Thomas Bowdler was an English physician whose desire to publish an edition of Shakespeare amenable to 19th-century sensibilities led him to sanitize many of the Bard’s juiciest passages. The result was predictably risible. One of his most hilarious revisions was to change Lady Macbeth’s cri de coeur, “Out, damned spot,” to “Out, crimson spot!” As absurd as it was, this project did preserve the good doctor’s name for posterity in the verb “bowdlerize.” And it would be difficult to come up with a better term to describe what the establishment media have attempted to do with the record of Donald Berwick, the Harvard pediatrician whom our President just appointed Administrator of the Centers for Medicare & Medicaid Services (CMS).
Although most Americans had probably never heard of Berwick before last Wednesday’s recess appointment, he is well-known in the health care industry. And there, as the Swan of Avon would put it, is the rub. He has written and spoken extensively, and his views concerning wealth redistribution, rationing, and the free market are very much at odds with those of mainstream health policy experts as well as the electorate. Moreover, he has not been reticent about revealing his positions in writing and public statements. This is one of the reasons Obama chose to bypass the Senate confirmation process and it is why Democrat-friendly journalists and bloggers have worked diligently, since his nomination last April, to bowdlerize Berwick’s record.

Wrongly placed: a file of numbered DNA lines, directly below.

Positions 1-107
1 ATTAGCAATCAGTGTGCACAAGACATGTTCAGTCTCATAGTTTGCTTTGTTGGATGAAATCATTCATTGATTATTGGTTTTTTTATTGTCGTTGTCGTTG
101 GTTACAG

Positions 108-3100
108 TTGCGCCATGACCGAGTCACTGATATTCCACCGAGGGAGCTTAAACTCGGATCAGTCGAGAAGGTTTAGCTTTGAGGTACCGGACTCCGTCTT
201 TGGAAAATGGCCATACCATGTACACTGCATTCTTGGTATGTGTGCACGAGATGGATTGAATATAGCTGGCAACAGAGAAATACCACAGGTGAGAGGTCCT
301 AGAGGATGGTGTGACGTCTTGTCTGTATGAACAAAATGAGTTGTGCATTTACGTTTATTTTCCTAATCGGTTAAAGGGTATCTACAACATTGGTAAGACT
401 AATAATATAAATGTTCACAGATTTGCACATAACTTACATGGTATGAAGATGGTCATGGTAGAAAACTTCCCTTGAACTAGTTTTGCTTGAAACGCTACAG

One of the most disingenuous attempts to sanitize Berwick’s radical views was produced by the New Republic’s Jonathan Cohn: “He’ll redistribute wealth… That’s what Republicans said about President Barack Obama… Now they’re saying it about Donald Berwick.” In other words, the GOP has fired up its mythical “noise machine.” A quick perusal of Berwick’s positions, however, makes it obvious that the Republicans haven’t distorted his record at all. Here’s one of his most widely publicized assertions on health reform: “Any healthcare funding plan that is just, equitable, civilized and humane, must redistribute wealth…” Such statements make it difficult to honestly argue that Berwick is not for redistribution.
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Read More: By David Catron, American Spectator